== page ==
Saturday, July 25, 2015

GAO Report Sees Climate Risks to Army Corps Projects

A U.S. Army Corps of Engineers shoreline rehabilitation project in Keansburg, N.J. (Credit: Army Corps of Engineers/flickr) Click to Enlarge.
Thousands of dams, levees, hurricane barriers and flood walls built across the country by the U.S. Army Corps of Engineers may be at risk from extreme weather and sea level rise driven by climate change, but the Army Corps has only just begun to assess how vulnerable they are and suffers from a lack of funding, according to a U.S. Government Accountability Office report.

The Army Corps may not be the most prominent of federal government agencies, but the dams, levees and other infrastructure it builds, critical to the lives of millions, can be seen everywhere across the United States, often keeping rising waters away from low-lying communities.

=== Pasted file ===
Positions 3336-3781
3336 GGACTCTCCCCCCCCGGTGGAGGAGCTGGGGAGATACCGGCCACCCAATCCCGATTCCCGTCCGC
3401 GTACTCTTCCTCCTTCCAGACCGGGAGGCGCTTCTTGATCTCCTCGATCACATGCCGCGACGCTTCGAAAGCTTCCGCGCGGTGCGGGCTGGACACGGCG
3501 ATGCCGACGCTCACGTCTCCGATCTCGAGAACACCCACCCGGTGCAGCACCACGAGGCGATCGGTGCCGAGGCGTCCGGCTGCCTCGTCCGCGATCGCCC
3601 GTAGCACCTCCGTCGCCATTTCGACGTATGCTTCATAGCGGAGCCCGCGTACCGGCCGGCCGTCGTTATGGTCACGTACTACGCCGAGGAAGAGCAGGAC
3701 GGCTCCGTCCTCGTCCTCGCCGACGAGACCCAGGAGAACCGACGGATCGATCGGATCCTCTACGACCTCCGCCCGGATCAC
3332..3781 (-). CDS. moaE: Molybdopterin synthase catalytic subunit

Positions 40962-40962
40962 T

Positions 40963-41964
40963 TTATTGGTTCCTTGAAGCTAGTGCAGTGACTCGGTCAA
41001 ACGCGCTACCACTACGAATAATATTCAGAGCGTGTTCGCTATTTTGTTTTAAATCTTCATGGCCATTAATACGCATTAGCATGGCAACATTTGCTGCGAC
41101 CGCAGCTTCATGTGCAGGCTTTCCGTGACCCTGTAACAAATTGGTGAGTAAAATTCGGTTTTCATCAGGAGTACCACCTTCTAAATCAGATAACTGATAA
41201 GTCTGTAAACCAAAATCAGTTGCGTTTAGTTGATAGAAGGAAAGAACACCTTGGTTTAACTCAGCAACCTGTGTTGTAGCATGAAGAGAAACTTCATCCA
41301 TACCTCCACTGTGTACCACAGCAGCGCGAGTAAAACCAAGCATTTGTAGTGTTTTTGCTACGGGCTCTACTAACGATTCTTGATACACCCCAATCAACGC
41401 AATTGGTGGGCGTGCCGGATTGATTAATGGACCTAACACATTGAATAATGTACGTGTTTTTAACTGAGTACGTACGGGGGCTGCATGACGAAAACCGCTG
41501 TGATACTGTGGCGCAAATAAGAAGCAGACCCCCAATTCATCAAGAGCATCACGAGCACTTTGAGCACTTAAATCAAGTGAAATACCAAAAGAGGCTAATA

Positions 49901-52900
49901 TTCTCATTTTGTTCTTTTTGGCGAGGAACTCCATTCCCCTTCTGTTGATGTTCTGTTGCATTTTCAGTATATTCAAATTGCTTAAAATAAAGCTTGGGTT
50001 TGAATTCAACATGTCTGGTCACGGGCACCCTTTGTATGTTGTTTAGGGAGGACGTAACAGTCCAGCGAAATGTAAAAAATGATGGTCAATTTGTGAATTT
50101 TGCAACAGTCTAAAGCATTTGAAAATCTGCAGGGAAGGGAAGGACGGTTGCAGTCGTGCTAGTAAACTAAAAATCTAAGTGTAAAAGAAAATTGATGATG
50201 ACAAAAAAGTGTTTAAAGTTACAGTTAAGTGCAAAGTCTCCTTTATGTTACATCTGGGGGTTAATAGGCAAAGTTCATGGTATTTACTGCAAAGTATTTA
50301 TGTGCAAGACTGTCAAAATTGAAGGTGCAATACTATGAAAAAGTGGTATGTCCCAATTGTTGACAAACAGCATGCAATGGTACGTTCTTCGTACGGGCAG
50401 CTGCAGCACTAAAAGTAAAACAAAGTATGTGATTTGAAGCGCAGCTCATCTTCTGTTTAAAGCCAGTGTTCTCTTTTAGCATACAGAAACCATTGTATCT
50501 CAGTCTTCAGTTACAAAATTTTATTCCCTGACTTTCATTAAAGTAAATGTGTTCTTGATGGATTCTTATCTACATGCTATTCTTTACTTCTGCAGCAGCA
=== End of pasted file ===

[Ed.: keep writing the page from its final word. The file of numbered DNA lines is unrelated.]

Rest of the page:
Army Corps-built hurricane barriers, tide gates and flood walls helped protect Northeastern communities during Hurricane Sandy.  In New Orleans, levees and flood walls meant to keep the city from flooding in a hurricane were built and, after Hurricane Katrina, rehabilitated by the Army Corps.

But the GAO concludes that many Army Corps projects — most of them built more than 50 years ago — are highly vulnerable to extreme weather and sea level rise brought about by climate change.  Many coastal areas are expected to see between two and seven feet of sea level rise by the end of the century, and the Army Corps doesn’t know if many of its projects could fail in a warming world.  New projects, however, are required to be built with climate change adaptation in mind.

Read more at GAO Report Sees Climate Risks to Army Corps Projects

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